I spent some time trying to re-learn what the hell the 2016 version of me had made. For a little bit I thought 2016 me was a bit of an idiot… but it turns out he was somewhat clever. It was 2018 me who introduced a number of bugs that caused loops to no longer form… that guy was a jerk. Specifically I had some code that overlaid roads over previously populated obstructions to create extra loops, and those no longer overlaid properly. In addition, my passability checks were not properly busting holes through the buildings and obstructions when needed.

I added a bit more two-lane roads and discouraged alleys from forming very often. In addition, I added some new block types to my definition that had fewer buildings, so some extra open spaces could be formed. I can pretty much make an infinite number of city block components, so I’ll keep adding ones that give some more driving freedom.

Battling some Ace Panthers in Old Custerton.

Onward

Anyway, I hope to have a new version out this weekend, it’s been too long. Wish me luck!

Auto Fire v0.5.08 – Controls! Citadels! Courier Missions!

I’ve had a pretty busy last month (and some weather drama), but luckily I did get some meaty things done on Auto Fire.

Controls

Many people have lamented that it is difficult to control Auto Fire because the “forward” key also accelerates. Responding to feedback, the new controls are thus: If you press forward, your speed is capped at 40 MPH (that is, 2 actions per second). This way you can manage most maneuvers without crashing into everything around you (previously a popular activity in urban areas).

Speed is still king however, especially out in the badlands! A separate Boost key is used to accelerate beyond 40, up to your vehicle maximum.

Citadels

A citadel is a civilized city where you can take a break, get repairs, and buy/sell items. Eventually different citadels will have their own specific functions, depending on which corporation owns it.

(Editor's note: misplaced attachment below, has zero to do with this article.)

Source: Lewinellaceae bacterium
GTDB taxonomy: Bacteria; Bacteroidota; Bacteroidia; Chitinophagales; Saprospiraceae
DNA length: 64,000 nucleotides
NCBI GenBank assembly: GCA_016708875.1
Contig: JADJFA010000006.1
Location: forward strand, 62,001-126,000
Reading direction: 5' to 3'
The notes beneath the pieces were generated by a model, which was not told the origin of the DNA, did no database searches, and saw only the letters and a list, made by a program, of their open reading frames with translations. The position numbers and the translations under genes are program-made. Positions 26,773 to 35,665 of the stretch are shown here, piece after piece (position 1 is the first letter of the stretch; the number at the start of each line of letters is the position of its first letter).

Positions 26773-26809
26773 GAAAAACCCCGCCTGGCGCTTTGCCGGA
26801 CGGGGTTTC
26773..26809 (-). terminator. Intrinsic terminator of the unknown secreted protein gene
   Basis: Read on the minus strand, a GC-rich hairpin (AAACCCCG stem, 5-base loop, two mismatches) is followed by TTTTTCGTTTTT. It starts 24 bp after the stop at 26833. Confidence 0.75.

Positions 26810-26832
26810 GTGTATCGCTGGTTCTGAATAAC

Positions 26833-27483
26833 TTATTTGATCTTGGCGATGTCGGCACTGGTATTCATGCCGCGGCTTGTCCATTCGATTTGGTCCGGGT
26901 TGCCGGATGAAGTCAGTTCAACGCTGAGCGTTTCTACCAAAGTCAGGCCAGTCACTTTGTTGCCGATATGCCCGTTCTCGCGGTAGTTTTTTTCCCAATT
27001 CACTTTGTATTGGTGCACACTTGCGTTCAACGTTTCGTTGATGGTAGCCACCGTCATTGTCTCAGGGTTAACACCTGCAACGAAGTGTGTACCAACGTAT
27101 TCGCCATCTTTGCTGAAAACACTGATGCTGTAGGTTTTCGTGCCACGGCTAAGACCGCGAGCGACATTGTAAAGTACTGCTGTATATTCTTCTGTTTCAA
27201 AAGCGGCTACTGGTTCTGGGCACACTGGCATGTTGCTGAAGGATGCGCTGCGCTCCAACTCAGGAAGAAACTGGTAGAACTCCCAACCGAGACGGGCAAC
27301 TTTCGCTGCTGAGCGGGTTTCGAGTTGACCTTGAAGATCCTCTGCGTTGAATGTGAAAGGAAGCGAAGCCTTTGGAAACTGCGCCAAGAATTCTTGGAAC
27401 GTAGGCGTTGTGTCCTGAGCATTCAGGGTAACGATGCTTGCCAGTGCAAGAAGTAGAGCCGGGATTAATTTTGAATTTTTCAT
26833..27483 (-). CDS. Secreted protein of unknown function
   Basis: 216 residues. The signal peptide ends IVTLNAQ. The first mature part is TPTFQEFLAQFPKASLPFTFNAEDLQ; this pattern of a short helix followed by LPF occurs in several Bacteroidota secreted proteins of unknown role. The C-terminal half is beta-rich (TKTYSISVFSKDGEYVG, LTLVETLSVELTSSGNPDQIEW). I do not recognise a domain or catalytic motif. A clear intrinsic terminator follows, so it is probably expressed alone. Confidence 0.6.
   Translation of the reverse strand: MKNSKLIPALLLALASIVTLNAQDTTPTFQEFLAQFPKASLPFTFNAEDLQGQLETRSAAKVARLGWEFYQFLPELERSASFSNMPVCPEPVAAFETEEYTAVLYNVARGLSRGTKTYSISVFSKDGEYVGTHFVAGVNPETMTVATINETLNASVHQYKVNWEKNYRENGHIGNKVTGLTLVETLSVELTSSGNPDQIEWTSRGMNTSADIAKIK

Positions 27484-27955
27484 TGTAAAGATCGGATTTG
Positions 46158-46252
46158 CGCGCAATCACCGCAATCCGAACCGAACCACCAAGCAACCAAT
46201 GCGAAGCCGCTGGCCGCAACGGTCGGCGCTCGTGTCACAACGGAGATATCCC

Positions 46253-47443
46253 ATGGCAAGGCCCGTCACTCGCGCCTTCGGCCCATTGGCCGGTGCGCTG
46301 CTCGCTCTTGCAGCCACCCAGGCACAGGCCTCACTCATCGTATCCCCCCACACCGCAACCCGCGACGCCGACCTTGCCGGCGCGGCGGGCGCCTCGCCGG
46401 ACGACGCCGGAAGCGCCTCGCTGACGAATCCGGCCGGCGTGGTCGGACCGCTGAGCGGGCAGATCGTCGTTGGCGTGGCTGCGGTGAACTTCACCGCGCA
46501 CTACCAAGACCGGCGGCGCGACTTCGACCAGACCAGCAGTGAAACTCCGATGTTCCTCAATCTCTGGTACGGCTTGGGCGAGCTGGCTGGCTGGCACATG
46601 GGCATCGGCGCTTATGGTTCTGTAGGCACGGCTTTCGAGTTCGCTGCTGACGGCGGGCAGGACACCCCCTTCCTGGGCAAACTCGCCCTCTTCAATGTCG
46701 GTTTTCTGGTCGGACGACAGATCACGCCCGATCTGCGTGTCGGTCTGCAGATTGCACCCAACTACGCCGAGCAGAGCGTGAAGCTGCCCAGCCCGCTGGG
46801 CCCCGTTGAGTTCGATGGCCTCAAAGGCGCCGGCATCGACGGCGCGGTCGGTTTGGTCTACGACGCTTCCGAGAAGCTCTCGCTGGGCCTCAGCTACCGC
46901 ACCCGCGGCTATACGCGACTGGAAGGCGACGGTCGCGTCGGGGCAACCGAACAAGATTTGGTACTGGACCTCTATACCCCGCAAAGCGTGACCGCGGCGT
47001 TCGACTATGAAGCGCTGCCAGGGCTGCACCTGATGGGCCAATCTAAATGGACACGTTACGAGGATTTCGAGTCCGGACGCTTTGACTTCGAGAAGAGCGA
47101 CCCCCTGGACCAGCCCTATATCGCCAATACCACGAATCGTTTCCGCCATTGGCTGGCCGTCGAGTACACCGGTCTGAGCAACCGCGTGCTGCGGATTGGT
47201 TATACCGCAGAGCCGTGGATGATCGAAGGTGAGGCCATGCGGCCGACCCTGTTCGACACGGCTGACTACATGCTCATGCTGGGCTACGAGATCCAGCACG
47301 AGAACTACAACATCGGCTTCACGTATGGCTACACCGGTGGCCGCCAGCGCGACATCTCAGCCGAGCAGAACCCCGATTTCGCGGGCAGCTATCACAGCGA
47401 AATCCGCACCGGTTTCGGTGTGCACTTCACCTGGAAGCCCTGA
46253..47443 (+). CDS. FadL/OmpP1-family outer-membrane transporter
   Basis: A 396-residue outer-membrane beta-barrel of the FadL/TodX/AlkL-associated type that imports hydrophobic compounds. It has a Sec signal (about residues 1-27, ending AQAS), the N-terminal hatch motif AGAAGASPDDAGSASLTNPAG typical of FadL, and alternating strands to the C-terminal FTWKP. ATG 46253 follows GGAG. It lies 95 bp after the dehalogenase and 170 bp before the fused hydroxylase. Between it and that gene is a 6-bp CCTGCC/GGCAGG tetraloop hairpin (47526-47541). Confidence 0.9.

The cool thing is that you can now load up courier missions at a loading dock, giving you a non-combat way to earn more cash.

Cool Stuff

Gaw’bless Unity. It took like a half hour to put ragdolls on the soldiers.

I’ve also got some transition improvements, added new features in the overworld and improved the entrance/exit of areas.

We now save out fog of war between maps. (Whew that was annoying).

Quests work better! They’re improving all the time… but in this case I needed to create a quest on the fly when the player had to deliver cargo. This way I can use all the quest features like lists of rewards, player tracking, unique generated descriptions, and hooking into triggers such as arriving at a destination and showing quest markers.

Lame Stuff

Some significant bugs were also dealt with… I had previously been very diligent about properly and safely deleting entities, so that I wasn’t deleting them from a list I was parsing through. Unfortunately I wasn’t doing so when adding entities to the list. Thus C# was complaining at me nonstop, and it was nice to deal with that.